College Hockey America Starts Division I Women’s League

College Hockey America announced the formation of a new four-team Division I women’s hockey league to serve as the counterpart to the men’s league created in 1999. The league will begin play immediately in 2002-03.


The inaugural members of the women’s CHA are current men’s CHA members Findlay, Niagara, and Wayne State, as well as Mercyhurst College, whose men’s team plays in the Metro Atlantic Athletic Conference.

All four schools are within a relatively short drive of each other, with Niagara and Mercyhurst located in western New York and western Pennsylvania respectively, Wayne State in Detroit, and Findlay in Ohio.

Niagara previously competed in the ECAC Eastern, but the school was not included in the reorganization that occurred when the new Hockey East Women’s League was formed in late May. The Purple Eagles finished the 2001-02 regular season, their fifth, with a 26-8-2 overall record and were awarded a bid to the NCAA Division I Women’s Tournament. They went on to finish tied for third after a 2-2 deadlock with Minnesota in the consolation game.

Findlay, Mercyhurst, and Wayne State previously competed in the Great Lakes Women’s Hockey Association. Most notably, Mercyhurst finished last season with an impressive 24-8-1 record.

The speed of the creation of the CHA Women’s League was unexpected even by member schools. CHA Commissioner R.H. “Bob” Peters said, “This came together pretty quickly. We have three teams with CHA connections, Niagara, Wayne State, and Findlay. There was a need for this to get together and organized. Mercyhurst certainly made a great geographic fit.”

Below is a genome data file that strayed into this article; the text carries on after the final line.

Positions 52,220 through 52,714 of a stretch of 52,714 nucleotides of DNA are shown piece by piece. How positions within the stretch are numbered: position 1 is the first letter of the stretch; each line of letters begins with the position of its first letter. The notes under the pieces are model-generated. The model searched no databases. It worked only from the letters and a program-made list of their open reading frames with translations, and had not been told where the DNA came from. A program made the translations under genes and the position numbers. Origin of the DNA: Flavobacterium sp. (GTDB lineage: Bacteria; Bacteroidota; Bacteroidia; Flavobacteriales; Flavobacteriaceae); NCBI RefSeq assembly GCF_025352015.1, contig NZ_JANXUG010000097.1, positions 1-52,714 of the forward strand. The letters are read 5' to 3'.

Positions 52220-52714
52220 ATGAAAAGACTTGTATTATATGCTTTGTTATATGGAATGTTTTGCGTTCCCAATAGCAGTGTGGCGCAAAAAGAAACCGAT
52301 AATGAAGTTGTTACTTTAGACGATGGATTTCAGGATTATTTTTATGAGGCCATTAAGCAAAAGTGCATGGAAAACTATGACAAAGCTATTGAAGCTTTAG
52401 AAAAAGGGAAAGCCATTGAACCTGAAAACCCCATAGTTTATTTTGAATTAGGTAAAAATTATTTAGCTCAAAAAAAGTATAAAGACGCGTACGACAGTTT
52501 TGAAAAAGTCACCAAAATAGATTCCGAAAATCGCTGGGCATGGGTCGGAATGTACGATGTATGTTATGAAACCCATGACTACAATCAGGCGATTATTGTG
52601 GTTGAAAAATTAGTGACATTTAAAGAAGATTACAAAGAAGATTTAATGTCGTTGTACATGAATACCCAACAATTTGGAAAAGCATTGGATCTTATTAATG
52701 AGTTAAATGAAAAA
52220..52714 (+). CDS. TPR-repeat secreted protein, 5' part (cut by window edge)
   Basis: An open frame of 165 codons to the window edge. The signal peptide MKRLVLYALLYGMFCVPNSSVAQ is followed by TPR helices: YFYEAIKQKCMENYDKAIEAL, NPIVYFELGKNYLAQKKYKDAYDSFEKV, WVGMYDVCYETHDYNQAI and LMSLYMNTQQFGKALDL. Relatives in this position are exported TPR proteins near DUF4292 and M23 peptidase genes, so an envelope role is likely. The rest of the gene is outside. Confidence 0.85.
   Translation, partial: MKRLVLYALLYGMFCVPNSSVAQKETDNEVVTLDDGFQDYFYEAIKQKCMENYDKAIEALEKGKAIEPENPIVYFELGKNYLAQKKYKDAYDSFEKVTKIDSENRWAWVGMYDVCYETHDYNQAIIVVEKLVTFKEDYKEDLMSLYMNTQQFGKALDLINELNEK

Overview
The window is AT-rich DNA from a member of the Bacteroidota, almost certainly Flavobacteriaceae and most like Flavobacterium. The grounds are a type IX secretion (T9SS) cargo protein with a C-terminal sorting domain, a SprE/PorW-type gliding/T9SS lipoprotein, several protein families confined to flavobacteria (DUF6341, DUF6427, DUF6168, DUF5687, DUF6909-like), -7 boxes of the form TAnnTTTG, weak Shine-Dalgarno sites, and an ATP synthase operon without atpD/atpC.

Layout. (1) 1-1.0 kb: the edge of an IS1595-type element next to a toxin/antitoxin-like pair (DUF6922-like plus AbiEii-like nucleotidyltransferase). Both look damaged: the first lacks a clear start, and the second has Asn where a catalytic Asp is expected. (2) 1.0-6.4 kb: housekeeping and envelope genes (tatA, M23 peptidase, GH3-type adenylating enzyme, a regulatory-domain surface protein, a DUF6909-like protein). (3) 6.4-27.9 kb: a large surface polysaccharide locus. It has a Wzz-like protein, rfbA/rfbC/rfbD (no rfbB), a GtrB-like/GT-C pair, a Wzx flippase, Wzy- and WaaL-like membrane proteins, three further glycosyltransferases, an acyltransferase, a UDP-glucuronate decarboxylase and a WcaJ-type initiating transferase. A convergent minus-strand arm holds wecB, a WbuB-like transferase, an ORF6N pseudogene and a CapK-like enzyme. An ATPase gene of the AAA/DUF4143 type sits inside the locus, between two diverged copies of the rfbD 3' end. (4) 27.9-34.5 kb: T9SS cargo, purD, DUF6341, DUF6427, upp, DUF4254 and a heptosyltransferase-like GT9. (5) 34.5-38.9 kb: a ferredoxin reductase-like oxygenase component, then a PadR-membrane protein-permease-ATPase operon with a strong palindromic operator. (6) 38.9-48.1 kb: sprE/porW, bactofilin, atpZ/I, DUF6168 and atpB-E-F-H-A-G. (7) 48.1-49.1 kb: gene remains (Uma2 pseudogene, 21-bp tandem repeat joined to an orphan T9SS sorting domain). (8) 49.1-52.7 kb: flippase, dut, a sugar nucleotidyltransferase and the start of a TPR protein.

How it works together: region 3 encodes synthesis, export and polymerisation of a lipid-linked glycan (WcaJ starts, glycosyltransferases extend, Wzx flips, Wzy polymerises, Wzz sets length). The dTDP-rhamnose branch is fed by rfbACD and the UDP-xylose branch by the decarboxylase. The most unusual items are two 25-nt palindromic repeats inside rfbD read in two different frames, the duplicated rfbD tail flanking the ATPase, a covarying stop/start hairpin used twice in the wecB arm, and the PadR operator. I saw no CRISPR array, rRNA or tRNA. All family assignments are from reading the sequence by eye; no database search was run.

When left out of the Hockey East re-organization in May, Niagara women’s coach Margot Page indicated that she thought that finding a new conference could take a while: “We need a year to put something together. … It’s part of the growing pains all over women’s hockey, but until we have a game plan … What I’d like to see is the commissioners get together and come up with a [national] five-year plan.”

Regarding potential expansion, Peters stated that “we’re discussing that now, and it’s an open situation. We certainly will entertain any interest from any universities that are exploring women’s hockey. The growth and development of the game is great, and we want to provide an opportunity to have a structure for women’s hockey. We’re certainly open to visiting with other programs, even though we’re spread out geographically.”

With Niagara joining the former GLWHA schools to form the CHA, only two Division I schools remain with Independent status. Quinnipiac was also left without a home when the formation of Hockey East was announced, but unlike Niagara, it will not be a member of the CHA. The other Independent is North Dakota, which begins its women’s varsity program in 2002-03 and appears a candidate for the WCHA down the road.

With the announcement, the number of conferences in women’s NCAA Division I hockey stands at four: the CHA, ECAC (last year’s ECAC Northern), Hockey East, and WCHA. All four have men’s counterparts.

The four CHA schools will compete in a conference postseason tournament on March 8-9, 2003, at Detroit’s City Ice Arena. Wayne State University will host the tournament. No conferences receive automatic qualifiers for the NCAA postseaon, but as Peters noted, “The exposure of this tournament will certainly help, and Wayne State will be a good host.”